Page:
(a) Protection of United States Government personnel
In any civil action or criminal prosecution against an officer, employee, member of the Armed Forces, or other agent of the United States Government who is a United States person, arising out of the officer, employee, member of the Armed Forces, or other agent’s engaging in specific operational practices, that involve detention and interrogation of aliens who the President or his designees have determined are believed to be engaged in or associated with international terrorist activity that poses a serious, continuing threat to the United States, its interests, or its allies, and that were officially authorized and determined to be lawful at the time that they were conducted, it shall be a defense that such officer, employee, member of the Armed Forces, or other agent did not know that the practices were unlawful and a person of ordinary sense and understanding would not know the practices were unlawful. Good faith reliance on advice of counsel should be an important factor, among others, to consider in assessing whether a person of ordinary sense and understanding would have known the practices to be unlawful. Nothing in this section shall be construed to limit or extinguish any defense or protection otherwise available to any person or entity from suit, civil or criminal liability, or damages, or to provide immunity from prosecution for any criminal offense by the proper authorities.
The United States Government shall provide or employ counsel, and pay counsel fees, court costs, bail, and other expenses incident to the representation of an officer, employee, member of the Armed Forces, or other agent described in subsection (a), with respect to any civil action or criminal prosecution or investigation arising out of practices described in that subsection, whether before United States courts or agencies, foreign courts or agencies, or international courts or agencies, under the same conditions, and to the same extent, to which such services and payments are authorized under section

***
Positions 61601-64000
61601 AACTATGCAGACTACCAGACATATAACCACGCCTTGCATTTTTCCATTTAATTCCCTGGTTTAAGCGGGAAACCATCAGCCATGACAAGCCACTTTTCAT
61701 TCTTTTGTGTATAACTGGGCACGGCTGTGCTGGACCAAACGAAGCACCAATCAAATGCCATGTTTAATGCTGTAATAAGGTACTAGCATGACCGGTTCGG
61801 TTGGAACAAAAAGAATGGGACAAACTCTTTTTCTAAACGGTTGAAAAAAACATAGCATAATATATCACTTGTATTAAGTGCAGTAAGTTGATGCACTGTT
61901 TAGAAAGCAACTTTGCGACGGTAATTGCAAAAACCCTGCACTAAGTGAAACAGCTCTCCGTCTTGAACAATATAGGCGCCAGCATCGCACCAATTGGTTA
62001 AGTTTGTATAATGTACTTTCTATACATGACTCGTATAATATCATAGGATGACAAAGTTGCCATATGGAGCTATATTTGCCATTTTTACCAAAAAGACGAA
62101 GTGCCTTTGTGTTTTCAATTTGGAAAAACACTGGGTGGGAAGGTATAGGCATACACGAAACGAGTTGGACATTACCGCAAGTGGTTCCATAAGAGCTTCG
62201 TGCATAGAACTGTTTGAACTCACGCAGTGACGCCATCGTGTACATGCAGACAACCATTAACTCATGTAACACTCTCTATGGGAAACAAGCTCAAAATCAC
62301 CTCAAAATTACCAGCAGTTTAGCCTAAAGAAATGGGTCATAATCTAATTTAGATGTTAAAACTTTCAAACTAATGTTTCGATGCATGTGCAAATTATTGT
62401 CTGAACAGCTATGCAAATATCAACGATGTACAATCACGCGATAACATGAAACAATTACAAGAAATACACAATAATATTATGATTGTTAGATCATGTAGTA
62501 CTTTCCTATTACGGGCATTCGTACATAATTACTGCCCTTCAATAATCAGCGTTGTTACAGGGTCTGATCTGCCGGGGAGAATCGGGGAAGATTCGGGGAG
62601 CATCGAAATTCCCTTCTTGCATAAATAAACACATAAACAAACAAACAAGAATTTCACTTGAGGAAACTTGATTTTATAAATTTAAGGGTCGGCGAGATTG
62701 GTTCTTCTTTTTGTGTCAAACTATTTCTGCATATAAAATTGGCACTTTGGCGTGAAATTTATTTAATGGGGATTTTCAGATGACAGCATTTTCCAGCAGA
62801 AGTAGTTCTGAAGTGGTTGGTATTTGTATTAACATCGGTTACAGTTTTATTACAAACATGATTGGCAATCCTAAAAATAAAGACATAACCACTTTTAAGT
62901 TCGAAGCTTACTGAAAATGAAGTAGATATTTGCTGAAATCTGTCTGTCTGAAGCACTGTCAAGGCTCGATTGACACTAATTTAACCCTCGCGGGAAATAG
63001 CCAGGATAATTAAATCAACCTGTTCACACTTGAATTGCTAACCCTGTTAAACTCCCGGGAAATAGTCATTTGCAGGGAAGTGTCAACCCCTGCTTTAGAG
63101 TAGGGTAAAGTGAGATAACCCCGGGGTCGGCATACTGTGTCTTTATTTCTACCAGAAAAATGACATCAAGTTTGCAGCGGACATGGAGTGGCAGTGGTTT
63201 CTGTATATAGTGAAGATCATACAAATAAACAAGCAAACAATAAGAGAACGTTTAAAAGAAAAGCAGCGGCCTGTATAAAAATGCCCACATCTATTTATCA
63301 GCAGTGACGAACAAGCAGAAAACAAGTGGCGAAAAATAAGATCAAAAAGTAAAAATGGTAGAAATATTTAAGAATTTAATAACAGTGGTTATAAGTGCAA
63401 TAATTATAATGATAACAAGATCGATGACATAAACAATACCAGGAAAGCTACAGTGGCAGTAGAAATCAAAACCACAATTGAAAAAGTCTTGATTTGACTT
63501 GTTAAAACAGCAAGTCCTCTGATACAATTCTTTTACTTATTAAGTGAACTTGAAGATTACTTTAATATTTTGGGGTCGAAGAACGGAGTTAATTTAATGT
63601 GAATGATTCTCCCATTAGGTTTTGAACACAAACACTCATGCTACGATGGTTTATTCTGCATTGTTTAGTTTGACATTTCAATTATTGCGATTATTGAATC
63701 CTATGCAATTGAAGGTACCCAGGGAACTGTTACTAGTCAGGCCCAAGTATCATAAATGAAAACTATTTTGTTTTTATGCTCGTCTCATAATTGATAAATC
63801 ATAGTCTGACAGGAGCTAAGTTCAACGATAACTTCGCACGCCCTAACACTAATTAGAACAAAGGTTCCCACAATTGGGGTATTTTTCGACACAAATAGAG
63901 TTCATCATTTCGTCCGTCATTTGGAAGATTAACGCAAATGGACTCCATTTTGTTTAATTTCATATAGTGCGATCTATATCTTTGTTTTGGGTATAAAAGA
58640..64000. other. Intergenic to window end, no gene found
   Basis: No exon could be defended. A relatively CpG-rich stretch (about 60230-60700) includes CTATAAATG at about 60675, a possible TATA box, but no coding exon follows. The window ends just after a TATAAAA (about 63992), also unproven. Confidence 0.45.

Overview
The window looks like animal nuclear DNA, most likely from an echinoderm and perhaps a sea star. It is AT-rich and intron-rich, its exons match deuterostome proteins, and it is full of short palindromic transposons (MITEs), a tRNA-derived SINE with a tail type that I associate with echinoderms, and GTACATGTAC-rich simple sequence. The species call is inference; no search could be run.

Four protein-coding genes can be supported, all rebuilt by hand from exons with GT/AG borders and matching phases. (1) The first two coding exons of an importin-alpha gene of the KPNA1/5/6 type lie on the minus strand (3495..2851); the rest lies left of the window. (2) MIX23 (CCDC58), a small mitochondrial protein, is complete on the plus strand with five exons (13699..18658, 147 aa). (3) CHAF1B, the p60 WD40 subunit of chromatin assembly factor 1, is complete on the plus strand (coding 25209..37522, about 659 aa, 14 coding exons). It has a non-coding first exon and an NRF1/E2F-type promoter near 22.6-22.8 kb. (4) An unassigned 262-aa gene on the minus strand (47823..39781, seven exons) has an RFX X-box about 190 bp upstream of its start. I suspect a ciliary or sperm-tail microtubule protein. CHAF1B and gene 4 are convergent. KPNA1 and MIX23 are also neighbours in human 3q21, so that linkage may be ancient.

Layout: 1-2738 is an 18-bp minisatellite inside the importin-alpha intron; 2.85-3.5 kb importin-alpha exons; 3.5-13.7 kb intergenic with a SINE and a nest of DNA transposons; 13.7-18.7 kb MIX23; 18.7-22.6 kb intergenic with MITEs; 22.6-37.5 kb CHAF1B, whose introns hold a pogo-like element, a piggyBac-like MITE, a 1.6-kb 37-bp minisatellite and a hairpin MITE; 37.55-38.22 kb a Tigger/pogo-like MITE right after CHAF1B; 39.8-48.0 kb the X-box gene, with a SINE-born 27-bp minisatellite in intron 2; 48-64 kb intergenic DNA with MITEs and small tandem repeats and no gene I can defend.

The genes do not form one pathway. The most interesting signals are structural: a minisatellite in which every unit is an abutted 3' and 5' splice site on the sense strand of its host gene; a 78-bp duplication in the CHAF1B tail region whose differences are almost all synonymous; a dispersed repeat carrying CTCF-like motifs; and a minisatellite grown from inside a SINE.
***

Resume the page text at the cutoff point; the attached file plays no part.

1037 of title
2006—Subsec. (b). Pub. L. 109–366, § 8(a)(3), as amended by Pub. L. 110–181, § 1063(d)(1), as amended by Pub. L. 110–417, inserted “whether before United States courts or agencies, foreign courts or agencies, or international courts or agencies,” after “described in that subsection,”.
Pub. L. 109–366, § 8(a)(1), (2), substituted “shall provide” for “may provide” and inserted “or investigation” after “criminal prosecution”.
Pub. L. 110–181, div. A, title X, § 1063(d),Jan. 28, 2008, 122 Stat. 323, provided that the amendments made by section
1063(d), which amended this section and provisions set out as a note under section
801 of Title
10, Armed Forces, are effective as of Oct. 17, 2006, and as if included in Pub. L. 109–366as enacted.
Effective Date of 2006 Amendment
Pub. L. 109–366, § 8(b),Oct. 17, 2006, 120 Stat. 2636, provided that: “Section 1004 of the Detainee Treatment Act of 2005 (42 U.S.C. 2000dd–1) shall apply with respect to any criminal prosecution that—
“(1) relates to the detention and interrogation of aliens described in such section;
“(2) is grounded in section
2441(c)(3) of title
18, United States Code; and
“(3) relates to actions occurring between September 11, 2001, and December 30, 2005.”
The table below lists the classification updates, since Jan. 3, 2012, for this section. Updates to a broader range of sections may be found at the update page for containing chapter, title, etc.
The most recent Classification Table update that we have noticed was Tuesday, August 13, 2013
An empty table indicates that we see no relevant changes listed in the classification tables. If you suspect that our system may be missing something, please double-check with the Office of the Law Revision Counsel.
Description of Change
Statutes at Large
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